Time for Emergency Action on Pesticide in Order to Protect Bees

Beekeepers and environmental groups still on hold for the Environmental Protection Agency's response to the more than 250,000 legal petitions citing “imminent” harm to bees.

| June 28, 2012

The following article is posted with permission from the Pesticide Action Network.

A coalition of environmental groups and beekeepers submitted more than 250,000 petitions to the Environmental Protection Agency (EPA) today, urging immediate suspension of a pesticide linked to colony collapse disorder (CCD) in bees. The call comes three months after the legal petition was filed, and as beekeepers report significant bee kills across the United States, linked to neonicotinoid pesticides.

“The clock is ticking and the weight of evidence is against pesticides,” said Heather Pilatic, PhD, author of Pesticides and Honey Bees: State of the Science and Communications Director at Pesticide Action Network. “EPA should follow the law, the science, and take immediate steps to protect bees and beekeepers from the growing threat of neonicotinoids.”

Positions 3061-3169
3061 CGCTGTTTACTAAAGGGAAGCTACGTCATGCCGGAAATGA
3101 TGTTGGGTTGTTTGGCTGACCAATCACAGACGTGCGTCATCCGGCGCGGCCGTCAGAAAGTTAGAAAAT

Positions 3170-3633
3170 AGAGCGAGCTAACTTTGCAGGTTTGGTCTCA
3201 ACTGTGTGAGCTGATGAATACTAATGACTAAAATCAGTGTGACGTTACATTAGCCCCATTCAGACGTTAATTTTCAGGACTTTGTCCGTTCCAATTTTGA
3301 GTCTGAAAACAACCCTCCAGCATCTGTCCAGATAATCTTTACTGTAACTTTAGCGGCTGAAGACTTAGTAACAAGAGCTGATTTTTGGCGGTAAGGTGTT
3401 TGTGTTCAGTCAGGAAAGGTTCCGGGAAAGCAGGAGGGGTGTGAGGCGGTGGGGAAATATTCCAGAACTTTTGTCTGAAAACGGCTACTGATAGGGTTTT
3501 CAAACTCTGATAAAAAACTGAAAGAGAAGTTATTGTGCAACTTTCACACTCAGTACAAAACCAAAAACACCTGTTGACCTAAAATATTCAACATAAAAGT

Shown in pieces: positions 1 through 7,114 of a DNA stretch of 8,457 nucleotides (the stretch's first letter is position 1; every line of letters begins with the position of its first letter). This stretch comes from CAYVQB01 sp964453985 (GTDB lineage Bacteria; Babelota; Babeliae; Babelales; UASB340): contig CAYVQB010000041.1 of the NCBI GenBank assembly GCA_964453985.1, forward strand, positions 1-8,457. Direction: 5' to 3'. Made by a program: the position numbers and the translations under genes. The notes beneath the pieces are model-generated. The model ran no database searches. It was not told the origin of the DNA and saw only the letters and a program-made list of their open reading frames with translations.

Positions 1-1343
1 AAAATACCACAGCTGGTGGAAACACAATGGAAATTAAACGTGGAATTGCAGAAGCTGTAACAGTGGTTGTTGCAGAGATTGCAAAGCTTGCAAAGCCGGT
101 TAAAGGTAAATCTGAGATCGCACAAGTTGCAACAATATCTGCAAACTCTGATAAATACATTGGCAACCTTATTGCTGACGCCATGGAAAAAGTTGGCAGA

This spring and summer, beekeepers from New York to Ohio and Minnesota are reporting extraordinarily large bee die-offs, due, in part, to neonicotinoid pesticide exposure. The die-offs are similar to what beekeepers have reported in the past few weeks in Canada, where officials found significant amounts of neonicotinoids in dead bees.

“EPA has to make good on its statutory responsibility to protect livelihoods and the environment from imminent harm,” said Peter Jenkins, attorney at the Center for Food Safety and author of the legal petition filed in late March. “Bee kills profoundly affect our economy and our food system, and deserve swift action by the agency. EPA officials must respond to our legal petition immediately.”

In late March, a coalition of beekeepers and environmental organizations filed a legal petition with EPA urging the agency to take action on the neonicotinoid clothianidin, citing the agency’s ability to act quickly when a pesticide poses “imminent harm” under the Federal Insecticide Fungicide and Rodenticide Act. The U.S. Department of Agriculture (USDA) reports on average that beekeepers have lost more than 30 percent of their honey bee colonies each year since 2006 — some many more times that number.

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